What are the micro moments?

The micro-moments include:

  • I want to do
  • I want to go
  • I want to know
  • Which ones best?
  • I want to buy on

These are summarised as 'micro moments' and the takeaway message is to be there when these micro-moments occur. I'd add the following: To be there yes, but also check it's relevant to you because at the end of the day small businesses only have so much time. Prioritise.

But understand if you don't address some of the micro-moments then someone else already is- You don't have time for this, so why not partner with them?

For example, you're probably not in competition with a review website ('which ones best?'), or a forum discussing your industry ('I want to know'). They're probably not direct competition anyway..consider partnering with them in some way. Where are you relevant in these micro-moments?

How to identify micro-moments for your customers

Google has built the 'Consumer Barometer' tool to help businesses understand how these 'micro moments' translate into reality. For example, you can identify:

  • 80% of smartphone users in Hong Kong have **purchased a brand they would not normally consider because of relevant information available at the right moment.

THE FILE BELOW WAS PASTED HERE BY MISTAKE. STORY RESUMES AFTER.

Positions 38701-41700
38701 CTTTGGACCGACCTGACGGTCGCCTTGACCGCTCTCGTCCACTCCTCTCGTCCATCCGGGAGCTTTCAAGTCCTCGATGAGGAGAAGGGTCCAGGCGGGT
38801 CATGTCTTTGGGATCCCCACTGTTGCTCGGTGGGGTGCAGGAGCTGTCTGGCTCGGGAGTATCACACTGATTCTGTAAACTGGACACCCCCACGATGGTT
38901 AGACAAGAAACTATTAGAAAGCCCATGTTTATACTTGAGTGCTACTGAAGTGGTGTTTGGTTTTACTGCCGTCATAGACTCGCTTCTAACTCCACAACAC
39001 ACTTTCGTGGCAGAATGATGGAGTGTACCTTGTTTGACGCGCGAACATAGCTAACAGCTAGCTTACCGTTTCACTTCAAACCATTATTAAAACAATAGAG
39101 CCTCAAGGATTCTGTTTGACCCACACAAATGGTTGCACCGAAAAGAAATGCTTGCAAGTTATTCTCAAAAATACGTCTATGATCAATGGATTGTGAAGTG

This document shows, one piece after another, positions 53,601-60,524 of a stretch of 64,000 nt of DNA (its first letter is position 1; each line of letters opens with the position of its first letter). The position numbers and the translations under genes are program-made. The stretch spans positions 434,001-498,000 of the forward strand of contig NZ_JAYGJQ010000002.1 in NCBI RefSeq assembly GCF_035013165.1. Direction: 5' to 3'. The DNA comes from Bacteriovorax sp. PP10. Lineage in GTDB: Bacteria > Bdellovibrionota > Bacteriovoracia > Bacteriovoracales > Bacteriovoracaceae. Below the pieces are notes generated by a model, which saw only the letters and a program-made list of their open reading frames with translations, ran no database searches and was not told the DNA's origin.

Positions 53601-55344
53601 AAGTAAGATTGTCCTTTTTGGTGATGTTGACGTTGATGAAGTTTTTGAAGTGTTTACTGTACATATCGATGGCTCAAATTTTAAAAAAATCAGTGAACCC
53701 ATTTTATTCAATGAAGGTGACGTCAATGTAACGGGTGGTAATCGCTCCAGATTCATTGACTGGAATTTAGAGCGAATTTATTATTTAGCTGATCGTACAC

The above is helpful to know for small businesses. For example, you can compete by taking the time to provide more relevant information about your product or service which your competitors are not.

The Consumer Barometer

  • 58% of users in Thailand turn to their smartphones for ideas mid-task multiple times per day

The 'Cosumer Barromoeter' tool helps put searches in context and help underhand what content or tools might be worth your time creating to serve demand.

For example Unilever identified the "I want that look" micro moment in the Philippines and panicked because they realised these we not brand searches- users were preferring personal Youtube channels which featured ideas to achieve a 'new look' and how to create them. To become part of this 'mirco moment' Unilever created their own channel called All Things Hair, UK with the same theme- sharing 'new look' hair ideas and how to achieve them.

Using the same tools, how might you create content, tools, or resources for your customers?